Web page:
These 5 mutual funds are investing in Zomato IPO: Should investors be worried?

The enthusiastic participation of mutual funds in Zomato’s IPO last week surprised many. The fixed-book portion of the public offering received registrations from 19 mutual fund companies across 74 programs with different mandates. Questions are being raised about the noisy buying of shares in a business that is not yet making a profit but sets a hefty price tag. It has been found that asset managers have turned a blind eye to metrics such as earnings visibility, cash flow, and capital return – among other metrics they claim to be highly focused on.

Feroze Azeez, VP, Anand Rathi Wealth Management, feels the bet size is too low for investors to bother. “As long as the allocation is granularly distributed and does not constitute a fraction of the asset base of any fund, investors should not be unduly concerned,” Azeez said. The total allocation of the funds at the IPO stage amounts to almost Rs 1,400 crore, which hardly makes a dent on the basis of their total assets.

Five Biggest Mutual Fund Investors in Zomato .’s IPO
But their allocation to the food delivery company is only a fraction of their asset base

Schema name Amount allocated (Rs crore) Fund Instruments (Rs crore) The amount allocated is % of the corpus
Kotak Flexi Cap 91.1 36.355 0.25%
Franklin India Flexi Cap 82.0 9.488 0.86%
SBI Bluechip 72.7 28.580 0.25%
Motilal Oswal Flexi Cap 66.3 11,884 0.56%
Mirae Asset Large Cap 60.0 26.747 0.22%

Financial Fund on June 30
Source: Zomato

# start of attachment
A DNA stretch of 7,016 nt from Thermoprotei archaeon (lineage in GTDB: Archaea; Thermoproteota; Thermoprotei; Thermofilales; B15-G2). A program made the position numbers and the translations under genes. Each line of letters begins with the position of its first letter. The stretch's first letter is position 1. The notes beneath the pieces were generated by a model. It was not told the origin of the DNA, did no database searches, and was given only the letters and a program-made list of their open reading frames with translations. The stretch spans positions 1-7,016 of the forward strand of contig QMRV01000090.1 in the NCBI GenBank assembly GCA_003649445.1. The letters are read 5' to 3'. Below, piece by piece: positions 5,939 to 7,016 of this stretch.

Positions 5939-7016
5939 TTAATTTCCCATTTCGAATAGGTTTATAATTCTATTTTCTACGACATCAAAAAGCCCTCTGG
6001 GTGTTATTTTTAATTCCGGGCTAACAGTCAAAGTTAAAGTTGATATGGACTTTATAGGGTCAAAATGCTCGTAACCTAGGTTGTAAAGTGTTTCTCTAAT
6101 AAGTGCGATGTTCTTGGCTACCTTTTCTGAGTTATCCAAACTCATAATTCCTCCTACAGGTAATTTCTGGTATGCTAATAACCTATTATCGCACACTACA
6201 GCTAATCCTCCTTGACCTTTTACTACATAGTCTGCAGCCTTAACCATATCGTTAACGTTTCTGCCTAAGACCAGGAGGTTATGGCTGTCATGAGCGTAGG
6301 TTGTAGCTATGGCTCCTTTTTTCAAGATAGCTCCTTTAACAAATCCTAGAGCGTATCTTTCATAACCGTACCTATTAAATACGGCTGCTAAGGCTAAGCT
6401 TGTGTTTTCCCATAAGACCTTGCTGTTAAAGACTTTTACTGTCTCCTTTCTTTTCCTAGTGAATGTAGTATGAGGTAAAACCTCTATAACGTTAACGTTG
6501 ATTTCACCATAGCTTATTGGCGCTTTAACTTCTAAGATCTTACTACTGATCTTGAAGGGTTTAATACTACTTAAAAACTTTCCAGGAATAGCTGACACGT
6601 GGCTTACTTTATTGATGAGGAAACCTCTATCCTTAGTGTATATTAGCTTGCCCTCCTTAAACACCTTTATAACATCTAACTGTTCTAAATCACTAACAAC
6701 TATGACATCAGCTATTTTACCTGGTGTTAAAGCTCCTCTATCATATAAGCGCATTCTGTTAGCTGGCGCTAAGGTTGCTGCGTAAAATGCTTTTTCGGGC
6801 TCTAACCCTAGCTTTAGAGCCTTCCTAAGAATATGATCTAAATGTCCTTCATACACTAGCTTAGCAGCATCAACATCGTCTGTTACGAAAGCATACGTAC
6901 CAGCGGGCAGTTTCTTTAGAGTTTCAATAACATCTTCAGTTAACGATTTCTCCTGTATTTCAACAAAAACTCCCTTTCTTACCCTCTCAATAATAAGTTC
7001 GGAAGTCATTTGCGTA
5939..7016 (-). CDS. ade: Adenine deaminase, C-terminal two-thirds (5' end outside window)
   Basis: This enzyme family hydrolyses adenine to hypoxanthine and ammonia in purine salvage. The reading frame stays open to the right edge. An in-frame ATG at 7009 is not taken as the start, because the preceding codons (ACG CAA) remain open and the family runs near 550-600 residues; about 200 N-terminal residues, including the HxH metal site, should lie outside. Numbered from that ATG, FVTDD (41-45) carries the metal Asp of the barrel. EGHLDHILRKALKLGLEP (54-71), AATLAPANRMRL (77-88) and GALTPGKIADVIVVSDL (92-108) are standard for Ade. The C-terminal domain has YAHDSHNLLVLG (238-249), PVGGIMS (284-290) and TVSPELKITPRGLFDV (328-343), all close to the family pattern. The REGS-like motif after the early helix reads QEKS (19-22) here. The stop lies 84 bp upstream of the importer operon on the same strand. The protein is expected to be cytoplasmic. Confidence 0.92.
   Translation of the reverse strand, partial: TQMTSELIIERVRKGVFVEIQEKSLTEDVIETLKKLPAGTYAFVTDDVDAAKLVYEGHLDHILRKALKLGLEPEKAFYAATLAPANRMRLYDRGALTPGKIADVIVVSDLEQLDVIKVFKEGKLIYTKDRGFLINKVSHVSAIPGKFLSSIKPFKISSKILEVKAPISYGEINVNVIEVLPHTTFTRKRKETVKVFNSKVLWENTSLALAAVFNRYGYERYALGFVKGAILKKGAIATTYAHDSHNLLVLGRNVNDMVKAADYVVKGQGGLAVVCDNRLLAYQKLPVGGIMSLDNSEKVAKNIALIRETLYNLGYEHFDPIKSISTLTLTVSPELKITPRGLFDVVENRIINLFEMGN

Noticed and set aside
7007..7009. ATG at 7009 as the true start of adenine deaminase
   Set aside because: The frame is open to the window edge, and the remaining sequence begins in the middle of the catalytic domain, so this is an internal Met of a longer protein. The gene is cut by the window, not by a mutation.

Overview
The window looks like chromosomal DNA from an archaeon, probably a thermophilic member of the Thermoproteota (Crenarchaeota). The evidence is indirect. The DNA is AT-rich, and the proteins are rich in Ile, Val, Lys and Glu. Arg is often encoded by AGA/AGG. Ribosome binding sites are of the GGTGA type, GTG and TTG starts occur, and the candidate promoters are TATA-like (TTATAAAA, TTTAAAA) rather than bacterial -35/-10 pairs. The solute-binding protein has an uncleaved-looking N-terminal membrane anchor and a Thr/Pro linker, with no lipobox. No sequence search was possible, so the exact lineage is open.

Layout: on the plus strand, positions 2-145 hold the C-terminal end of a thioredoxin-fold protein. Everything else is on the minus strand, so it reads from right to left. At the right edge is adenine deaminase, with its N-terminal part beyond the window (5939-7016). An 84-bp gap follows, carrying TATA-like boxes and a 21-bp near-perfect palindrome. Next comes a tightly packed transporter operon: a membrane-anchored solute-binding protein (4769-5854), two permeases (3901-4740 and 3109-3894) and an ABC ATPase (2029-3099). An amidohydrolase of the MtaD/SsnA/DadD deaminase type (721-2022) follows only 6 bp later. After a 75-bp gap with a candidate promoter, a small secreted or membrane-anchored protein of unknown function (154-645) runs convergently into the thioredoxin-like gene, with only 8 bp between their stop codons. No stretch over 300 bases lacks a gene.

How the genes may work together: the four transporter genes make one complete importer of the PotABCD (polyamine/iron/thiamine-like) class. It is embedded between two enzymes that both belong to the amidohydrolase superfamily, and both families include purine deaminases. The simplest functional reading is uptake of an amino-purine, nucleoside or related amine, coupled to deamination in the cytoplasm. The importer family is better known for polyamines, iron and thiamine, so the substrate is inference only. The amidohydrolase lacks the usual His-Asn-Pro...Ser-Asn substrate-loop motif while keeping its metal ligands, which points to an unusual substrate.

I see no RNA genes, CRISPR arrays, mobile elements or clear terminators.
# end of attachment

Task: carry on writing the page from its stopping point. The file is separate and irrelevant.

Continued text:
Some fund managers feel it is simply impossible to ignore an IPO as famous as Zomato, because of their constraints. “With a post-IPO market cap of Rs 65,000 crore, Zomato will eventually move to large-cap indices. Since most active funds are index-conscious, nearly all of the funds are. Large-cap and flexible-cap will need to have it in their portfolio.” Vikas Gupta, Chief Investment Strategist, OmniScience Capital, commented. Large-cap and flexible-cap funds were among the biggest sources of money for Zomato’s IPO, with the exception of a few funds with bent themes like technology, consumption, and special situations.

What leaves many scratching their heads, however, is that Zomato stock is being bred by conservative funds such as value, dividend yield, and hybrid portfolios. Some argue that traditional valuation metrics cannot be used for internet or technology-based companies because the initial cash burn and investments tend to be higher. But without immediate clarity on how to properly value these companies, getting them into the value zone is a pain, feel the experts. Azeez emphasized: “Zomato finds space in the value fund that goes against the basic tenets of this philosophy. With the company never making a profit to date, and the path to profitability still unclear, it’s confusing to see its stock used in a dividend yield fund.

“Sebi allows funds to deviate, so they don’t go against the rules,” Gupta argues. But there’s definitely a disconnect with the risk profile. Arun Kumar, Head of Research, FundsIndia, said: “If the choice of a new listing is contrary to the mission of the fund, investors should be worried regardless of the performance of the company. “It could pave the way for more compromises in the portfolio, leaving the investment thesis in disarray,” he added. With new, more tech-based businesses lining up for public offerings, investors can keep an eye out for the action of mutual funds.


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